Kyoto Protocal A global problem requires a global solution. That was the thinking behind this agreement, reached in 1997 in Kyoto, Japan, at the Third Conference of the Parties to the United Nations Framework Convention on Climate Change (UNFCCC). The protocol calls for specific reductions in greenhouse gasemissions by participating industrial nations by specific target dates (2008-2012). The United States was among the nations that originally signed the protocol but decided in 2001 to pull out rather than ratify the agreement, claiming that to participate would seriously damage the U.S. economy, and criticizing the protocol for not mandating that developing countries (including China and India) also limit their emissions.

Landfill: An enormous pit where trash is buried under shallow layers of dirt.

Latex Paint: Contains a carcinogenic co-polymer

Lead – harmful to the environment used in a lot of paints. It’s also toxic to humans.

LEED: Leadership in Energy and Environmental Design

Life Cycle Assessment (LCA) Assesses the environmental performance of a product or building over its life cycle. Green Seal is a well known non-profit organization that utilizes life-cycle analysis to evaluate and certify products and services that have a lesser impact on the environment and human health.

Light pollution – environmental pollution consisting of the excess of harmful or annoying light.

Linoleum Poor Linoleum. This flooring material hung out with some questionable characters back in the 1970s-like burnt orange and psychedelic tile patterns-and got a bad rep that it can’t quite shake. It’s also been a tragic victim of mistaken identity, confused with vinyl flooring-a synthetic, polyvinyl chloride (PVC) based product. The truth is, Linoleum is not tacky, it’s not plastic, and there are good reasons this smooth, durable product has been used as a floor covering for over 100 years. Linoleum’s primary ingredients-including linseed oil, pine rosin, sawdust, natural pigments, and jute-are natural and renewable. It is also practical and easy to clean, and it can be quite attractive. On the negative side, volatile organic compounds (VOCs) in linseed oil offgas and can degrade indoor air quality, although are less than hazardous petroleum-derived VOCs. Overall, this is one dated style worth reviving. Doesn’t everyone deserve a second chance?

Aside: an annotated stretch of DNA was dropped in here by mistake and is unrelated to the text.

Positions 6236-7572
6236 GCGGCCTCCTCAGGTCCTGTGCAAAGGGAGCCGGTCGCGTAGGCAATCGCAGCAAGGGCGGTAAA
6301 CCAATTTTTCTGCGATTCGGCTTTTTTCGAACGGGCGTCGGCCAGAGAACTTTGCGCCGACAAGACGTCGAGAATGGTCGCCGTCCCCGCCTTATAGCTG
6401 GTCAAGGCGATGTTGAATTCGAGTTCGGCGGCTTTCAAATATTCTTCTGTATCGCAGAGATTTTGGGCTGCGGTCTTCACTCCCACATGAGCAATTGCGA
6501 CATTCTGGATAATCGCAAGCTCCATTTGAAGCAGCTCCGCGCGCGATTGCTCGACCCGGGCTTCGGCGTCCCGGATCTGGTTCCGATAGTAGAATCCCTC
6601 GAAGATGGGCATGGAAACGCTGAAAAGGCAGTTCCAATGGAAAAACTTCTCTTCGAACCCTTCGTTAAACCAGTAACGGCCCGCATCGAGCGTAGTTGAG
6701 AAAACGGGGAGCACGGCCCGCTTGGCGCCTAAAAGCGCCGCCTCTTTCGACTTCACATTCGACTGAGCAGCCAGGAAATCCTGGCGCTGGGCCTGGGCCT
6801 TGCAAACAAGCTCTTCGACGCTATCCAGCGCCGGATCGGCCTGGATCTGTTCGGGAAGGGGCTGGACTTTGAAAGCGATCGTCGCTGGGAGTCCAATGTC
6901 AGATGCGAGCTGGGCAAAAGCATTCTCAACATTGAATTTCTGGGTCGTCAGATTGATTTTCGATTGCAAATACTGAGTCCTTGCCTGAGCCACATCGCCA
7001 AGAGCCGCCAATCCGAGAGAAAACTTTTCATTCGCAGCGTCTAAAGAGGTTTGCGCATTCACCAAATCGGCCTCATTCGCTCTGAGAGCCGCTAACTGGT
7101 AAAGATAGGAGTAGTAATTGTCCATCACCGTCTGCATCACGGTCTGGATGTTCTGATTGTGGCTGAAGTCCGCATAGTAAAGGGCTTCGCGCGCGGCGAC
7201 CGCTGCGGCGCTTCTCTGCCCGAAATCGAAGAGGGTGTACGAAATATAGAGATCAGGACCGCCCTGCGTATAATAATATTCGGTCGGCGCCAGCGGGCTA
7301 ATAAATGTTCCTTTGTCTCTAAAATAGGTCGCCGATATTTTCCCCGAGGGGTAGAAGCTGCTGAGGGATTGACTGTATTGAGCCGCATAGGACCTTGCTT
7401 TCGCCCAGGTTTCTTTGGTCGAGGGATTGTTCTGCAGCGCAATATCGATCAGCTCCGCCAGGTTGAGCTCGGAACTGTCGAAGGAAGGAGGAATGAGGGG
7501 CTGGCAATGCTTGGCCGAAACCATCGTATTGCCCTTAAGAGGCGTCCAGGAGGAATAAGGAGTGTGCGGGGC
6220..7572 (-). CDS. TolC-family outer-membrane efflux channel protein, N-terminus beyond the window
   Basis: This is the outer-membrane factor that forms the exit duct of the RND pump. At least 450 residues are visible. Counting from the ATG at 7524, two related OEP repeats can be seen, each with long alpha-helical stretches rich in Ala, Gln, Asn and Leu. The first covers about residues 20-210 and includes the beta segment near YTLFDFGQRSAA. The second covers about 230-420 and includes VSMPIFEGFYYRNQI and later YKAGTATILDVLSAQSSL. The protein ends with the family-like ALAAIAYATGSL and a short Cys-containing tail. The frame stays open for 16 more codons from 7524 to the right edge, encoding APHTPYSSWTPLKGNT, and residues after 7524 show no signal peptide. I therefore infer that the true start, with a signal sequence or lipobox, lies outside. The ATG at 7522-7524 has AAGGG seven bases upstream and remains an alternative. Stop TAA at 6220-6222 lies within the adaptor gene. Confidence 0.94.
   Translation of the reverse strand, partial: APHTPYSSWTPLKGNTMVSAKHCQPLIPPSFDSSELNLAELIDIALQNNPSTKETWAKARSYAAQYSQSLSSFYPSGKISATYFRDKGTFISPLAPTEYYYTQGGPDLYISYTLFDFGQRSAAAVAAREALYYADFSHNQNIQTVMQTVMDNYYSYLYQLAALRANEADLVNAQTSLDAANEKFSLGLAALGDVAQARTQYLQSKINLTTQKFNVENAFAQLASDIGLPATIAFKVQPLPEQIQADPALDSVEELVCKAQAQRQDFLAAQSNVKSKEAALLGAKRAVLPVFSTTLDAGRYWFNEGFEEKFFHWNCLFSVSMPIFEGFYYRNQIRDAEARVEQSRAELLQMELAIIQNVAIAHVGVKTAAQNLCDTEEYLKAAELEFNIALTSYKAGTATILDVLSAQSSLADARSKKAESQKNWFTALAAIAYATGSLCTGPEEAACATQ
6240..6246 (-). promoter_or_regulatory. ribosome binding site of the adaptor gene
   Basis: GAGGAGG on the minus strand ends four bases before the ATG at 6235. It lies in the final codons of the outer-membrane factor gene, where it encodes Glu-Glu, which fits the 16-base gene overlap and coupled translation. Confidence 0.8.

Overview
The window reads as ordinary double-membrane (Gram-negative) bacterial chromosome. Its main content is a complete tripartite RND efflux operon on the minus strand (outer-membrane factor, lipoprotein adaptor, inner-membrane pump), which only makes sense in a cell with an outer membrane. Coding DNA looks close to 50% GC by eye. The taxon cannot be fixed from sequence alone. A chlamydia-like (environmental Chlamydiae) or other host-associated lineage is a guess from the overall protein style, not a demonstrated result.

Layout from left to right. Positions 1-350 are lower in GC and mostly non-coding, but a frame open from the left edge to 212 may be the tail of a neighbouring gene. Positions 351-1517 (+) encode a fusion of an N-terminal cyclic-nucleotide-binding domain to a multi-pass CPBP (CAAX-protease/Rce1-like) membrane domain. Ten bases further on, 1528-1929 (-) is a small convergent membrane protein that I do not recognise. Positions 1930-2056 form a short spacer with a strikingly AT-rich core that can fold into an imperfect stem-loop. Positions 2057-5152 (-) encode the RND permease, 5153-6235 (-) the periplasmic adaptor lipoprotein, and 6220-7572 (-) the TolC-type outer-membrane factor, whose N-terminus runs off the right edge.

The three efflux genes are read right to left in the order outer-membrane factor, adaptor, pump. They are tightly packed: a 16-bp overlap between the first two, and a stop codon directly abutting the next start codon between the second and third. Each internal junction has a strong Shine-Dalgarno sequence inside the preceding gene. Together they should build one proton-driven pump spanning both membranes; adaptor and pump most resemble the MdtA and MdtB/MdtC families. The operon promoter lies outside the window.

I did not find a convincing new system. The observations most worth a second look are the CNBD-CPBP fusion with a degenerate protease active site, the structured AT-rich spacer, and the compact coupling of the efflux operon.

LOHAS LOHAS stands for “Lifestyles of Health and Sustainability.” Pretty self-explanatory…

Low-emission vehicles – cars etc which emit little pollution compared to conventional engines. Moreeco car news here

Low-emissivity windows–Glazing that has special coatings to permit most of the sun’s light radiation to enter the building, but prevents heat radiation from passing through.

Low Energy/High Performance: Built environments designed to use as little energy as possible and minimal or no fossil fuel

Low flowplumbing fixtures include faucets, toilets and showerheads. Installing low-flow toilets and showerheads, and aerators for faucets is a simple strategy to cut water use.

Low Flush Toilet– A water-saving toilet that still gets the job done. Low-flush toilets use no more than 1.6 gallons of water per flush-as opposed to older models that took a whopping 3.5-5 gallons for each push of the handle. The U.S. government has mandated that most new models (with the exception of some commercial types) meet this standard since 1992. Unfortunately, there has been some trouble with the effectiveness of these toilets, resulting in a lot of (purpose-defeating) double flushing. Newer models with pressure- or vacuum-assisted flushing systems have been developed to offer better performance. Some offer dual flushing-one flush for solid wastes and a less powerful one for liquids and paper. If you’re toilet shopping, these bells and whistles are worth a look.